In mice with high-risk neuroblastoma, tumours disappeared in response to a new combination treatment with precision medicines, a recent study from University of Gothenburg researchers shows.
This is a vital step toward a potentially curative treatment for a form of cancer affecting young children that is currently difficult to treat.
The study, published in the journal Nature Communications, is the result of collaboration between researchers from the Universities of Gothenburg, Sweden and Ghent, Belgium.
Neuroblastoma is a form of childhood cancer that affects the peripheral nervous system (PNS), that is, the system excluding the brain and spinal cord.
In Sweden, 20–30 children are diagnosed annually. The cancer may start in the adrenal glands, for instance, but tumours can occur throughout the body.
“In some cases, the disease can heal and disappear by itself, but aggressive forms of neuroblastoma have a more unfavourable prognosis. The present treatment regimes are very hard for children to undergo and side effects can have consequences for the rest of their lives,” says Ruth Palmer, Professor of Molecular Cell Biology at the University of Gothenburg, who leads one of the research groups behind the new study.
Tumours disappeared in mice
The study shows that a treatment combining two different precision medicines, an ATR inhibitor and an ALK inhibitor, eliminates neuroblastoma growth in mice.
“After 14 days’ treatment, the tumours had completely vanished in two independent mouse models. One of the mice relapsed after 200 days, which is a very long time for a mouse, but all the other mice are still alive,” says Dan Emil Lind, researcher in the group and one of the publication’s first authors.
“We’re surprised by the very positive result. It’s remarkable that a two-week protocol that combines these two precision medicines can lead to complete tumour regression in two separate mouse models of neuroblastoma,” says the other first author, Joanna Szydzik, a PhD student in the group when the work was done.
“In experiments in culture with human cell lines, we see the same RNA and protein expression patterns as we do in mice treated with this new regime, showing we’re on the right track,” says Jimmy Van den Eynden of the Cancer Research Institute at Ghent University, who led the Belgian part of the work.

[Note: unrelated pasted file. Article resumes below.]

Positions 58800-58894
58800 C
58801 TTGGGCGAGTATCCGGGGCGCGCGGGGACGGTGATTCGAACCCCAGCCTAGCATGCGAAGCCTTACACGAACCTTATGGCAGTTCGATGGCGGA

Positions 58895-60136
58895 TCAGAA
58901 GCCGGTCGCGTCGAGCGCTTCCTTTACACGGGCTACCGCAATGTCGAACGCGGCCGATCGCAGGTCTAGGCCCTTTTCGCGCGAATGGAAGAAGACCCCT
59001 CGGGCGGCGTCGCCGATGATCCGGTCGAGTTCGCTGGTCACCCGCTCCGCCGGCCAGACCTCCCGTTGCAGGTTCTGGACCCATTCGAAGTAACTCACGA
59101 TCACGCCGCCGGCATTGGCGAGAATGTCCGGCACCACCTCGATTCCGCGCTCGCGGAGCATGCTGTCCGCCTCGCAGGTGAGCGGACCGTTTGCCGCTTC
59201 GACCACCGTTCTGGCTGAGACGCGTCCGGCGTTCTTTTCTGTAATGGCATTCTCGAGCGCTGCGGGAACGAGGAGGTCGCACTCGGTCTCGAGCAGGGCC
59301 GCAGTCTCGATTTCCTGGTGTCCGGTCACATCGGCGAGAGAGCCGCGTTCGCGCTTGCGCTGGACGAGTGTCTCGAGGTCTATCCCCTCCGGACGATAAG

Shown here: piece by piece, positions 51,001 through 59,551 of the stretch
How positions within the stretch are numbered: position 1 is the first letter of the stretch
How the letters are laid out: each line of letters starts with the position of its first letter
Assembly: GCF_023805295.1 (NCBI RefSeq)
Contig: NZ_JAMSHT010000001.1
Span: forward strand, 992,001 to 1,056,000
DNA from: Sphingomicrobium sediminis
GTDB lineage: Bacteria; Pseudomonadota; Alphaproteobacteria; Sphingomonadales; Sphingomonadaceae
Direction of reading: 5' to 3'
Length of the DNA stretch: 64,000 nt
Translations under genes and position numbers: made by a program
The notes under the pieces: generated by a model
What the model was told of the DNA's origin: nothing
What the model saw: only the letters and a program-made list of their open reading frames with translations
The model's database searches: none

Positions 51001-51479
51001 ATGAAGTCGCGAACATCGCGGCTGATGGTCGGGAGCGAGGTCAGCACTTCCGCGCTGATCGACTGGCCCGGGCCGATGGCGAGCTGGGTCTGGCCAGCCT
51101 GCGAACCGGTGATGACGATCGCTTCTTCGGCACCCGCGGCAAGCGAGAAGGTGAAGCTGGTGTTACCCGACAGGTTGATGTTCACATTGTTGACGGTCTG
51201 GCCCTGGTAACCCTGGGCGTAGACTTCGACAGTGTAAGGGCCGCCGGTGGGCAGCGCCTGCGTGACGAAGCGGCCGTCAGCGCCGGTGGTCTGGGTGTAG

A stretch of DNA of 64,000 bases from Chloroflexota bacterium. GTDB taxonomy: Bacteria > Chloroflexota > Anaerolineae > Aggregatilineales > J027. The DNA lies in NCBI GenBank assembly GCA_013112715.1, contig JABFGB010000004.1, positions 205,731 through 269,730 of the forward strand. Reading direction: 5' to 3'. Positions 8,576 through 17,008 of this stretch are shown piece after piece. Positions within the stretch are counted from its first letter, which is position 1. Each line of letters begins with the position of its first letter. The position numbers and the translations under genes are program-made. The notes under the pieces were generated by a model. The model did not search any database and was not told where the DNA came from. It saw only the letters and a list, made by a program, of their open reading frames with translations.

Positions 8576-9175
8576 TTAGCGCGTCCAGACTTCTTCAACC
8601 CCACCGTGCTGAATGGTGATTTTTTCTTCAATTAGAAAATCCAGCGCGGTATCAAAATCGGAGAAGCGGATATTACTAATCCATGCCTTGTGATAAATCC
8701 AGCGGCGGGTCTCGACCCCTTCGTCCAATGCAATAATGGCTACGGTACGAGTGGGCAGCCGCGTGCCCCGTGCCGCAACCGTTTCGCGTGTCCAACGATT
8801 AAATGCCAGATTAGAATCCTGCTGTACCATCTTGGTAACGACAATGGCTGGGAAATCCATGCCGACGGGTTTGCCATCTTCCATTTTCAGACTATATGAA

To date, the research group does not precisely understand why this combination treatment works so well. However, an important part of their hypothesis is that the mouse immune system received signals from the tumour cells that caused the natural immune cells to infiltrate and destroy the tumour cells.
“Our results are beyond our expectations. We’ve now started a follow-up with other ATR inhibitors to investigate how they affect the mouse immune system. We want to understand why this combination treatment with precision medicines against ATR and ALK is so good,” Palmer says.
The molecular mechanisms whereby neuroblastoma arise are only partly known. What probably occurs is that defects appear in the development of the PNS, resulting in an imbalance that favours formation of neuroblastoma. The underlying defects in the cell may be that an important gene has been lost, that there is overexpression and/or activation of a specific protein, or that a particular protein or gene has mutated.
A quarter of all high-risk neuroblastomas arise when the oncogene MYCN is overexpressed. In many cases, this overexpression occurs in combination with an increase in the activity of the ALK protein. When such oncogenes are expressed and active in a cancer cell, it tends to divide faster, and “replication stress” can then occur.
More options needed
The results from this study suggest that patients with neuroblastoma, and especially those in high-risk groups where the combination of the MYCN and ALK genes lead to replication stress, may benefit from drug treatment with ATR inhibitors.
“The drugs slow down cancer growth, but don’t fix the fundamental defect. So additional treatment options are needed for high-risk neuroblastoma driven by the ALK and MYCN oncogenes,” Palmer concludes.
Source: University of Gothenburg